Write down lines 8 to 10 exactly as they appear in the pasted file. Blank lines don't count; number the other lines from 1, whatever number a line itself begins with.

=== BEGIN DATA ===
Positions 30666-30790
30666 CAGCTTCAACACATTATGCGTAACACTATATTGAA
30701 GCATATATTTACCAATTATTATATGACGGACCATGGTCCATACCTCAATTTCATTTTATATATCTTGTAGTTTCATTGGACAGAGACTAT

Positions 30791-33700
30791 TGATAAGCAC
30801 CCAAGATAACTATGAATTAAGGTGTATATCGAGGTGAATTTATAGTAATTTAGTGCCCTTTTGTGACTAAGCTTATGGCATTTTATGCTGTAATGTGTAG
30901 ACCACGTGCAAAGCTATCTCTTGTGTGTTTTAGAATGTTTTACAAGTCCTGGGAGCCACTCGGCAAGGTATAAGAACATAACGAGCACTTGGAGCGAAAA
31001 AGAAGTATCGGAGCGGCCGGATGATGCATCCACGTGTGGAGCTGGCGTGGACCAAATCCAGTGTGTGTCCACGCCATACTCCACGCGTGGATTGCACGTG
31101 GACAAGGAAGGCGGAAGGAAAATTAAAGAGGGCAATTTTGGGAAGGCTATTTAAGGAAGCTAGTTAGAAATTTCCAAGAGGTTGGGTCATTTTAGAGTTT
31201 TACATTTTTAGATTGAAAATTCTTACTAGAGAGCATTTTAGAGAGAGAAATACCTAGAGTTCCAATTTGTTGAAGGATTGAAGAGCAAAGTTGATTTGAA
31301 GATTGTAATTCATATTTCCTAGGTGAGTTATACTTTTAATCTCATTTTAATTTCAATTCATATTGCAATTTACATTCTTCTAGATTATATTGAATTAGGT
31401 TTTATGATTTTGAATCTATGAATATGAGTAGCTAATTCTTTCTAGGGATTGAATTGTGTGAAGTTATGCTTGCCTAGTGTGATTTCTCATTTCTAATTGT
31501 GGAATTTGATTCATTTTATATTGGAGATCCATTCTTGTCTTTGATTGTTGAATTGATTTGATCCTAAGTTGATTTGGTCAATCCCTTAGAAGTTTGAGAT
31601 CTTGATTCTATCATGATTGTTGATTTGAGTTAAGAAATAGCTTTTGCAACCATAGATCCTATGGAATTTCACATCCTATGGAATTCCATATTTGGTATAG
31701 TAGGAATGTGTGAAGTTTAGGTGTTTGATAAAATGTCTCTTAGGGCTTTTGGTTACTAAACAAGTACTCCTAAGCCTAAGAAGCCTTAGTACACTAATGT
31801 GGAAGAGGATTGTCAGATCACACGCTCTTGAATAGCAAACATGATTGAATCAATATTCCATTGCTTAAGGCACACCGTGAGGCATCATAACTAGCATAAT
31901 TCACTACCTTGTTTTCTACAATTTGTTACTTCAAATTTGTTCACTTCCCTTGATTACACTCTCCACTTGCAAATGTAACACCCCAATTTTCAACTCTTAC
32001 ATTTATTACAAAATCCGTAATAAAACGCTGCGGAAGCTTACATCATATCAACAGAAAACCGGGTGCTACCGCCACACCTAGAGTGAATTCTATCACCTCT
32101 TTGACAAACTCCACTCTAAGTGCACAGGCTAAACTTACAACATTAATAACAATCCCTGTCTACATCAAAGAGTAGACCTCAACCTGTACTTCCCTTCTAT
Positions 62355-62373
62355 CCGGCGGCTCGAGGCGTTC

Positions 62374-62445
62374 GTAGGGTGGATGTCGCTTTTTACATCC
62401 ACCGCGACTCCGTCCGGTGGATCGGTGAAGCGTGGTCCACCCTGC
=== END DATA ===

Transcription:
31001 AGAAGTATCGGAGCGGCCGGATGATGCATCCACGTGTGGAGCTGGCGTGGACCAAATCCAGTGTGTGTCCACGCCATACTCCACGCGTGGATTGCACGTG
31101 GACAAGGAAGGCGGAAGGAAAATTAAAGAGGGCAATTTTGGGAAGGCTATTTAAGGAAGCTAGTTAGAAATTTCCAAGAGGTTGGGTCATTTTAGAGTTT
31201 TACATTTTTAGATTGAAAATTCTTACTAGAGAGCATTTTAGAGAGAGAAATACCTAGAGTTCCAATTTGTTGAAGGATTGAAGAGCAAAGTTGATTTGAA